A newly developed technology called the embryoscope is changing the playing field for fertility doctors across the country.
Traditionally, during in-vitro fertilization, doctors will check embryos once a day to determine whether or not they are viable. However, this process is tricky because it must be done in a quick and efficient manner – embryos must be kept at 37 degrees and in an environment with the proper concentration of gases in order to survive.
However, with the embryoscope, a picture can be taken of the embryos every few minutes without disturbing them in their incubators.
Dr. Nina Desai, of the Cleveland Clinic in Ohio, says having the embryoscope in her facility has been helpful.
“Embryos are extremely dynamic for a moment to moment, hour to hour, they will change,” Desai said. “And those changes can reflect a lot about the competence of an embryo to implant on the uterine wall.”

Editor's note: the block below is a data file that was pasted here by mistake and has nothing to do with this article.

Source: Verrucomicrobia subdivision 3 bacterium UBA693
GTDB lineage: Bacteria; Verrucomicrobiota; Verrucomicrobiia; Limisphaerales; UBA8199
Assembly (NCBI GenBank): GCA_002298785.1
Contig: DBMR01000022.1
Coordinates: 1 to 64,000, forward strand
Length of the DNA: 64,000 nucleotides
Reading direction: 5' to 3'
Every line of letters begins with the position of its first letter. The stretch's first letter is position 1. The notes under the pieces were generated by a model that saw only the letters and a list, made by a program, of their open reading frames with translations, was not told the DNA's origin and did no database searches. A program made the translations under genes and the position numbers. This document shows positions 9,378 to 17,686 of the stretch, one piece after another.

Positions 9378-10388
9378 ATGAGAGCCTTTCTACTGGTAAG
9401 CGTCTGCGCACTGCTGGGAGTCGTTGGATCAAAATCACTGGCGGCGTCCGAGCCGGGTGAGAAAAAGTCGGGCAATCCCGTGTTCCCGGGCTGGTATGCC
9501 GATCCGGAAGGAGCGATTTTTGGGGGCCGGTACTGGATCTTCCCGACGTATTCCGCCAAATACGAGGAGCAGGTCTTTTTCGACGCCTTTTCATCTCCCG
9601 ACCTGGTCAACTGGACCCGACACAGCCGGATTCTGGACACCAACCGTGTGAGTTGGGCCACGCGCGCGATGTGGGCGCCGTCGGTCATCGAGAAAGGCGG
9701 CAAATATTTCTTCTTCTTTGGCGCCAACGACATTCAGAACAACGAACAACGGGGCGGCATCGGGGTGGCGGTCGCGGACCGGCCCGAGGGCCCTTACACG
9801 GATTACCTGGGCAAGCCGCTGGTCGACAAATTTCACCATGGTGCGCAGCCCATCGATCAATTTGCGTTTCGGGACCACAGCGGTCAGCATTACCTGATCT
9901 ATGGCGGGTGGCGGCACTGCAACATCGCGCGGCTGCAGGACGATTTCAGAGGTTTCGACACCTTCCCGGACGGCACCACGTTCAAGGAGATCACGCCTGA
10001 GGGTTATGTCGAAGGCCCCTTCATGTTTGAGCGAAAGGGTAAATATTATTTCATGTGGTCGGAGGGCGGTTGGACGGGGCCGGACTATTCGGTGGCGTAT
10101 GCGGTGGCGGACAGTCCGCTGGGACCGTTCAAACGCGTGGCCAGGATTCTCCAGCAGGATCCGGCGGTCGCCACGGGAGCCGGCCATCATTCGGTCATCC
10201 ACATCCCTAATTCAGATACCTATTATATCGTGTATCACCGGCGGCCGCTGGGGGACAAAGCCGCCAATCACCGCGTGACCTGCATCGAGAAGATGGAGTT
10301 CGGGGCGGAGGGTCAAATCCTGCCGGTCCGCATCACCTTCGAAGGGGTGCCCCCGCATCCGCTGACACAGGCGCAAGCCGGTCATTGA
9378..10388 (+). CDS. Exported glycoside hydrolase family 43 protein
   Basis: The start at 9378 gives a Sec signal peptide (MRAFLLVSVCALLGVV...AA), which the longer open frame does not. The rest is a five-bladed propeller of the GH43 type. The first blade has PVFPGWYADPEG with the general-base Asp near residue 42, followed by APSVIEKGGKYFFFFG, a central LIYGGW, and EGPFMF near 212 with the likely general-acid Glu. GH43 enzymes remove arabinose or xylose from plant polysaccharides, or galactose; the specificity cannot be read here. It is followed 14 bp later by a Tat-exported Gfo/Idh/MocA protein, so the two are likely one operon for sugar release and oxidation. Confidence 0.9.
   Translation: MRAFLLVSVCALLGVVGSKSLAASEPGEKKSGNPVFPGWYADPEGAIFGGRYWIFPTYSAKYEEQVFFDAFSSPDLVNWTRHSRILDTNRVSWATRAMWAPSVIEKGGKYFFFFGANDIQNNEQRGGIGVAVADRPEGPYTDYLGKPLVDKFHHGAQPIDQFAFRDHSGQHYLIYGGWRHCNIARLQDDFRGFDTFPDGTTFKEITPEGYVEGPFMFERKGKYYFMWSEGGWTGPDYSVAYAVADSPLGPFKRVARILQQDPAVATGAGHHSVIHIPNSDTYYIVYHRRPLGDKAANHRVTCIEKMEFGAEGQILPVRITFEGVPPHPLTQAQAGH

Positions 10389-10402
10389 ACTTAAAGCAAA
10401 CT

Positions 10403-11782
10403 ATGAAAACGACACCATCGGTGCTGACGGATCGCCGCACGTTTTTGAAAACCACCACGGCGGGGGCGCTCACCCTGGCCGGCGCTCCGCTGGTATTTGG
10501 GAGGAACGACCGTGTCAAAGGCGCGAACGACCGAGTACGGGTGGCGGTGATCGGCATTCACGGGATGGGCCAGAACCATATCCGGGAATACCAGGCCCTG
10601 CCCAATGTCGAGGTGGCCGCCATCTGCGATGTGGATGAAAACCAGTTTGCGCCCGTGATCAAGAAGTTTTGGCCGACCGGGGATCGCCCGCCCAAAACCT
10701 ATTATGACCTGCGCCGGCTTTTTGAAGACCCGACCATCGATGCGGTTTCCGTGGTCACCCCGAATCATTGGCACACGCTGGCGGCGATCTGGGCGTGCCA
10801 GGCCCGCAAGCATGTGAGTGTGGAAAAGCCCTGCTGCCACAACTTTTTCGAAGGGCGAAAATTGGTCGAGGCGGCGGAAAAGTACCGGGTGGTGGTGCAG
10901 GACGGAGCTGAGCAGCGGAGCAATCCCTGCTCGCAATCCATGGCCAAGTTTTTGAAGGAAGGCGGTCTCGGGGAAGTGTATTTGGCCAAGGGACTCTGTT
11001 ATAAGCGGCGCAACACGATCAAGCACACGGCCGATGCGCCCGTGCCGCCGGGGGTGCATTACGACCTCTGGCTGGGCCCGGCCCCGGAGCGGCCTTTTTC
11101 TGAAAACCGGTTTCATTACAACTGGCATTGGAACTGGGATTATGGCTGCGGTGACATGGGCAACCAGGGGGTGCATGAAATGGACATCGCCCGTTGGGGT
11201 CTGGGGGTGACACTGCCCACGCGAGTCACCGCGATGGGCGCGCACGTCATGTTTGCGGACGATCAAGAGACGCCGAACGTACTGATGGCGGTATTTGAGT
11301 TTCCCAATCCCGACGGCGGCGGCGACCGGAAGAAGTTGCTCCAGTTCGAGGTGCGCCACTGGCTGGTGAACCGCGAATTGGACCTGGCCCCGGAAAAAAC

More than 100 patients at the Cleveland Clinic have been able to start families thanks to this high-tech tool and it is now being used at 14 other medical centers across the country.
"I think for patients it must be an incredible experience to be able to hold a baby in their arms and to then be able to go back and look at this video of their embryos from the very first minutes, first hours of the embryo growing before it even implanted in the uterus," Desai said.
The embryoscope has the power to potentially revolutionize in-vitro fertilization and research is currently being done to determine what role this technology is playing in increasing fertility rates.
Dr. Manny Alvarez serves as Fox News Channel's senior managing health editor. He also serves as chairman of the department of obstetrics/gynecology and reproductive science at Hackensack University Medical Center in New Jersey. For more information on Dr. Manny's work, visit AskDrManny.com.